Statement by Mr. Monwar Hossain, PhD, Deputy Permanent Representative of Bangladesh to the United Nations in New York at the United Nations General Assembly on Report of the Security Council 2020, 11 June 2021

Madam President,


Let me begin by congratulating the newly elected members of the Security Council, namely, Albania, Brazil, Gabon, Ghana and United Arab Emirates. We wish all of them a successful tenure in the Council and we look forward to working closely with them.


Madam President,

Bangladesh welcomes the holding of today’s plenary meeting to consider the annual report of the Security Council for 2021 as contained in document A/75/2. I wish to thank the Permanent Representative of Estonia for the presentation of the annual report.

It is absolutely critical that there is regular interaction between the two most important organs of the UN. Such interactions are mutually beneficial, and an inclusive process of interaction and reporting will contribute to strengthening the multilateral system. Reporting is also a crucial mechanism to ensure accountability and transparency.

We call upon the Council to be more transparent, inclusive, innovative and accountable in its work, so that it could address the integrated nature of today’s varied and multifaceted security threats. In this regard, we would like to see more and frequent exchanges among the member states and non-member states. We particularly like to see more opportunity for affected countries to participate in Council’s deliberations.

It is important for the Security Council and the General Assembly to work together and to support each other, recognizing that the latter is the only UN organ with universal representation, and has the primary responsibility, scope and ability to achieve our common vision of peace, development and stability around the world.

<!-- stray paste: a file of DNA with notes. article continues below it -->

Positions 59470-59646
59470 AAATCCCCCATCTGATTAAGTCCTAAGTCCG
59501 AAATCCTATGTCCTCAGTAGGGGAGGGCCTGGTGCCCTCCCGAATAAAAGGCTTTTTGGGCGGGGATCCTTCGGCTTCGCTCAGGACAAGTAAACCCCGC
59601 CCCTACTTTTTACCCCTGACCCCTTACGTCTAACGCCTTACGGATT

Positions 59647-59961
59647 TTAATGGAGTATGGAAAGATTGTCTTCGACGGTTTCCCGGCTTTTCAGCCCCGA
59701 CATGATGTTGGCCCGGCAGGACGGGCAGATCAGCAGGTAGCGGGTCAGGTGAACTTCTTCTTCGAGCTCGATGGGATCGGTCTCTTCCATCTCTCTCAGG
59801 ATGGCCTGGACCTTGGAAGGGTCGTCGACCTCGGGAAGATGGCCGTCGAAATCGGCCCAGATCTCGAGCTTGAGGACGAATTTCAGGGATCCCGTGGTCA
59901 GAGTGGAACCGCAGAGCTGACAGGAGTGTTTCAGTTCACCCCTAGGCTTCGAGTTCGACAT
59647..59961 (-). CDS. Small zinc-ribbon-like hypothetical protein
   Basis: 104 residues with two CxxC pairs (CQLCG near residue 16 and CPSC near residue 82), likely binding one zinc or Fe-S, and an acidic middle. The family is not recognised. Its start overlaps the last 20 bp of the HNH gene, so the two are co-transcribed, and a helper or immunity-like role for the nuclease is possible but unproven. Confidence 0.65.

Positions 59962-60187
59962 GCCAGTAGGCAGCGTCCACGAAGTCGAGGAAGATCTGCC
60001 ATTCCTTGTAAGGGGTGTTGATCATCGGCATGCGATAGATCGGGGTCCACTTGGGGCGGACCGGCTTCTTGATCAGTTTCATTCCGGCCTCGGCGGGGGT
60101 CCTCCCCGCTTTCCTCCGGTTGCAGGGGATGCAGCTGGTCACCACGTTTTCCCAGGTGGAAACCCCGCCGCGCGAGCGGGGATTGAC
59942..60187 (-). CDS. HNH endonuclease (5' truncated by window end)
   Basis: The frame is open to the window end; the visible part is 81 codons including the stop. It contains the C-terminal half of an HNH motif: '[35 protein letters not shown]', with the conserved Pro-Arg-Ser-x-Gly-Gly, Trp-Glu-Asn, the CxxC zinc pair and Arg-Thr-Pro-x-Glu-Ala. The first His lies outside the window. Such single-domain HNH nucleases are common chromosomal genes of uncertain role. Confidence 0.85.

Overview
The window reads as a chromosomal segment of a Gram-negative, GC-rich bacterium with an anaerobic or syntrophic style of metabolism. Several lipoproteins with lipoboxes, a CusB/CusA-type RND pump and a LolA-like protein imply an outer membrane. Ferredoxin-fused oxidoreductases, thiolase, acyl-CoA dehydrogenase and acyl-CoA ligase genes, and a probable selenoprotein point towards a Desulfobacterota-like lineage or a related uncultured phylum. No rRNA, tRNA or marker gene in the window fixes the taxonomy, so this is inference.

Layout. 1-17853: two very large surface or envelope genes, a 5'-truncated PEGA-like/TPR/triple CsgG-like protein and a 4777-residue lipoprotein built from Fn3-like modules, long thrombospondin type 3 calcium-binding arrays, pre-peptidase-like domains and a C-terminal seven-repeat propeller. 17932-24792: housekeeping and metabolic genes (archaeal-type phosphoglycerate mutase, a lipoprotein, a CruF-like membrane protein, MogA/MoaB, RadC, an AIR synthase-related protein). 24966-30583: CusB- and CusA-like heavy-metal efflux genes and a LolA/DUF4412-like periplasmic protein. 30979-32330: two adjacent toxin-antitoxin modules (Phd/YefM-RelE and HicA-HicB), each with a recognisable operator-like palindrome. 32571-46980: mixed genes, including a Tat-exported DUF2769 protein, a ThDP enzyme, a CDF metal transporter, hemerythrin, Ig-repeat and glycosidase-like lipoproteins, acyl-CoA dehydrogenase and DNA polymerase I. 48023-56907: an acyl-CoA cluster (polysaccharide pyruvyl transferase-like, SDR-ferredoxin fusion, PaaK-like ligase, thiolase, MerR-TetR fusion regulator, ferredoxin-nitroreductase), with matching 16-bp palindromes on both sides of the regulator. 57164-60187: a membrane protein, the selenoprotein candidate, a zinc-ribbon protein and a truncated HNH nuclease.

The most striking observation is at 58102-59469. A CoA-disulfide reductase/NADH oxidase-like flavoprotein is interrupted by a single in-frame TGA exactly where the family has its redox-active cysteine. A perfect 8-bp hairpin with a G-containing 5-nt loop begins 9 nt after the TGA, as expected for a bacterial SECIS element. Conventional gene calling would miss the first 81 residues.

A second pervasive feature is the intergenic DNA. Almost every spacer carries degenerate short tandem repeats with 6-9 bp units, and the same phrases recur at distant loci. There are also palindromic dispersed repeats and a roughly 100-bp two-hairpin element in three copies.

Madam President,

We appreciate the fact that the report is being presented this year earlier despite limitations imposed by the COVID-19 pandemic. Yet, we note with regret that the present report continues to lack in constructive analysis. It represents merely a statistical compilation of events, listing of meetings and outcome documents. The report does not provide the kind of insightful analysis that is expected on critical issues before the Council that are of equal importance to the larger membership. This should not be just an exercise of mere formality, but of substance.

There should be interaction in the real sense between the most representative organ of the United Nations and the most empowered organ.  We underscore the importance of full disclosure in the report on how views of the non-Member States are incorporated in the work of the Security Council.  In fact, it is imperative to ensure the participation of affected countries in the Council’s meetings and debates on issues that concerns them.

Madam President,

We propose that the annual report should give a summary of the votes cast throughout the year and the vetoes used during that year. The veto is a special privilege, and it must be exercised with special responsibilities, including accountability and judicious application. Aside from the veto, we also propose that the report should contain an analysis of non-consensual decisions, and of decisions that failed to be adopted.

We are encouraged to see the increased efforts of the Security Council on key thematic issues, including women peace and security, protection of civilians, conflict prevention and sustaining peace, and drivers of conflict such as hunger, climate and scarce natural resources.  However, mainstreaming these thematic priorities across individual country situations remains a work in progress.


Madam President,

The annual report of the Security Council is an important contribution for ensuring the credibility and legitimacy of the Council. We look forward to a report with high-quality information of the activities of the Council which will help advance the transparency and effectiveness of the Council.

I thank you, Mr. President.